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1st February 2014, 05:35 AM   |  #2  
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14:00 tcaud2 Hi I've got a serious issue with my game maker addon.
14:00 tcaud2 I need to rip a font from an image, but the image is loaded from a file// URI
14:00 tcaud2 I was told this was a cross-domain policy violation.
14:00 tcaud2 he solution, you said, was to load the image in the main module. But that's apparently impossible, because Jetpack has no concept of the HTML DOM, and thus, can't create image objects.
14:02 jsantell OtherRealm: what is 'window' in this case?
14:03 jsantell tcaud2: is the image in the data/ directory of your addon?
14:04 OtherRealm Just a nul var until it is called in this method
14:04 OtherRealm var window;
14:04 jsantell OtherRealm: can you post the code on a gist or pastebin?
14:04 tcaud2 It is not.
14:04 tcaud2 it's in the user's filesystem
14:06 tcaud2 Am I right that I have to read the image data itself and send it as a message to the web page, then data:uri it on the web page side?
14:09 OtherRealm (url removed)
14:12 OtherRealm or:
14:12 OtherRealm (url removed)
14:25 zombie_ tcaud2: yeah, i understand
14:25 zombie_ just use a file api, and read the _content_ of the file, convert it (base64 encode) to a data:uri and send that as a message to your web page
14:28 zombie_ margaret: do you maybe have some other mozilla tool/environment (i think it's called mozbuild? or something) for working with some other code base?
14:28 zombie_ i think i've seen a bug or two about conflicts with python environments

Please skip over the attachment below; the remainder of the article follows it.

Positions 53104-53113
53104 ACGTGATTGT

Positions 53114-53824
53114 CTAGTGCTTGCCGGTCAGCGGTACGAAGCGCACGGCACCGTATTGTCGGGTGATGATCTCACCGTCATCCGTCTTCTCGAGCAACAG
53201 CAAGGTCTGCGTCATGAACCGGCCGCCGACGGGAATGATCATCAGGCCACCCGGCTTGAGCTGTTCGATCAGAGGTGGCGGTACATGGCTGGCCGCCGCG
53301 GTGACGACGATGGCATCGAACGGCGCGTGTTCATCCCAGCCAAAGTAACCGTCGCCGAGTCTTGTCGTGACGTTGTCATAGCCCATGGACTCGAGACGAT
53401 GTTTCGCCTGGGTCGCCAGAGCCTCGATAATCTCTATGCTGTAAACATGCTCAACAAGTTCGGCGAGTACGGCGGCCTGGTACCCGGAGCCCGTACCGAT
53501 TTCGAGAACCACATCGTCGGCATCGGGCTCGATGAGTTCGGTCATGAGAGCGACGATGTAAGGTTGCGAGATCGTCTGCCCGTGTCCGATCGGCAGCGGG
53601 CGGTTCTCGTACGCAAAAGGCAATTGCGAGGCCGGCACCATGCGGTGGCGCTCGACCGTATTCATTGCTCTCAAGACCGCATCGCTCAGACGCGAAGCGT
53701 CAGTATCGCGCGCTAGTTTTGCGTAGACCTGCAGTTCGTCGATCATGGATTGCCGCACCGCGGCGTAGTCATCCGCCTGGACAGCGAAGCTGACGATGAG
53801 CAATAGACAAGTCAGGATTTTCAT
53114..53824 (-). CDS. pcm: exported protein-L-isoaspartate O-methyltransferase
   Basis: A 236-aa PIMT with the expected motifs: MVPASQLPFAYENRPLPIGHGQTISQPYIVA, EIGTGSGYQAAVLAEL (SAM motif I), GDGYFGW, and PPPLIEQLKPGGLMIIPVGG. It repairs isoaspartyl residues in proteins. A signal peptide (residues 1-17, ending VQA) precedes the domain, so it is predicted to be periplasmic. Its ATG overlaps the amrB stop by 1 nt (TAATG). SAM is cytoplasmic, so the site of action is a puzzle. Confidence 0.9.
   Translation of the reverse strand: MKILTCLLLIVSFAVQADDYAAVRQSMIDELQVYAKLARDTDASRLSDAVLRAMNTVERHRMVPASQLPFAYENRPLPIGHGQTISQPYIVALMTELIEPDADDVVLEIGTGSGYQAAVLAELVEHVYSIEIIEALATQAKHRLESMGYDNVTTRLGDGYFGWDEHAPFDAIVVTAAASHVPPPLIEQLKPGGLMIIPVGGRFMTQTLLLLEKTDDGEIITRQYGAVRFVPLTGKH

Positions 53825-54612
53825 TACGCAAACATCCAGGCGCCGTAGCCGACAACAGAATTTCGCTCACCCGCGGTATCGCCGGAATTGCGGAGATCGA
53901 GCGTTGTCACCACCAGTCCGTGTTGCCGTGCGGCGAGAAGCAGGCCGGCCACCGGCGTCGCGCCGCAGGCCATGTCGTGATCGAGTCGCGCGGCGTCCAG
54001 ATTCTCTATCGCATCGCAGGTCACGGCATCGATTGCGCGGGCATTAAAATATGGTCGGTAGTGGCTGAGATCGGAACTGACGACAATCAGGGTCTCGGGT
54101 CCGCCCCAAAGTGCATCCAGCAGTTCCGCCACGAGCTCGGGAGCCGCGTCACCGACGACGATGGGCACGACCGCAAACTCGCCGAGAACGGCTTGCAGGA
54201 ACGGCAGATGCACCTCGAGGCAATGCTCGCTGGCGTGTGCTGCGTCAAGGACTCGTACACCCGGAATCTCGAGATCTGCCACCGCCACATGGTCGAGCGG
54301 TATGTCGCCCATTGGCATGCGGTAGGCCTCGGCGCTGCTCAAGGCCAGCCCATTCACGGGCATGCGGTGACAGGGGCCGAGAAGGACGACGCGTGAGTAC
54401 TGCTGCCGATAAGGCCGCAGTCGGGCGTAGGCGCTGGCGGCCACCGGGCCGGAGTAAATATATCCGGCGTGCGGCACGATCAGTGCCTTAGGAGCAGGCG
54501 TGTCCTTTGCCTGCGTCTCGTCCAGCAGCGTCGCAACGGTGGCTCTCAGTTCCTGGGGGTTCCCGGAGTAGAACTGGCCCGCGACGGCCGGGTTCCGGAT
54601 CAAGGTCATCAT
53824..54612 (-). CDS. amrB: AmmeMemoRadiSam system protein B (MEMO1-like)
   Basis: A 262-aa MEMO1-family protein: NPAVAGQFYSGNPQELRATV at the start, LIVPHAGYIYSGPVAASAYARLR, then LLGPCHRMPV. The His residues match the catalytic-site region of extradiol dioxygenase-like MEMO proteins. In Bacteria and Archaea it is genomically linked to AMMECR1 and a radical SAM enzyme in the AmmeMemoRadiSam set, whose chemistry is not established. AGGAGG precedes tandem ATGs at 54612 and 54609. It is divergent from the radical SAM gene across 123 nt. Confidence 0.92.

14:29 margaret zombie_: possibly, i know i've had to mess with my python setup for running tests on mozilla-central
14:30 zombie_ margaret: you can try searching the bugzilla on that, i think i've seen a workaround in one of the bugs
14:30 zombie_ (or i can try searching in a few minutes, after dinner)
14:32 margaret zombie_: okay, thanks
14:32 margaret i don't really *need* to use the add-on sdk, but i thought it would be easier for what i'm trying to do
14:32 margaret i figured it was a good excuse to try learning how to use it
14:38 jsantell margaret: yeah what version of py are you using?
14:39 margaret jsantell: 2.7.4
14:42 jsantell margaret: humm that should be fine..
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14:44 jsantell OtherRealm: so looking at your code
14:45 jsantell OtherRealm: window doesn't have a port, it doesnt have associated content scripts
14:48 OtherRealm Yes, do I need those in order for the ports to be broadcast from addon to content and the other way around?
14:49 jsantell OtherRealm: what kind of content do you have? what do you want it to do/communicate with
14:52 OtherRealm I want to send a json string to the window, have it be parsed and loaded into a form, then for this form to be able to be edited and saved, passing the changes back to the main.js in a json string
14:53 jsantell OtherRealm: what is the window? you can apply a page worker or page mod, things like that
14:53 jsantell OtherRealm: which have content scripts
14:53 jsantell OtherRealm: windows are just firefox windows
14:55 OtherRealm Ideally I would like to have it be a chrome window without all the extra nav features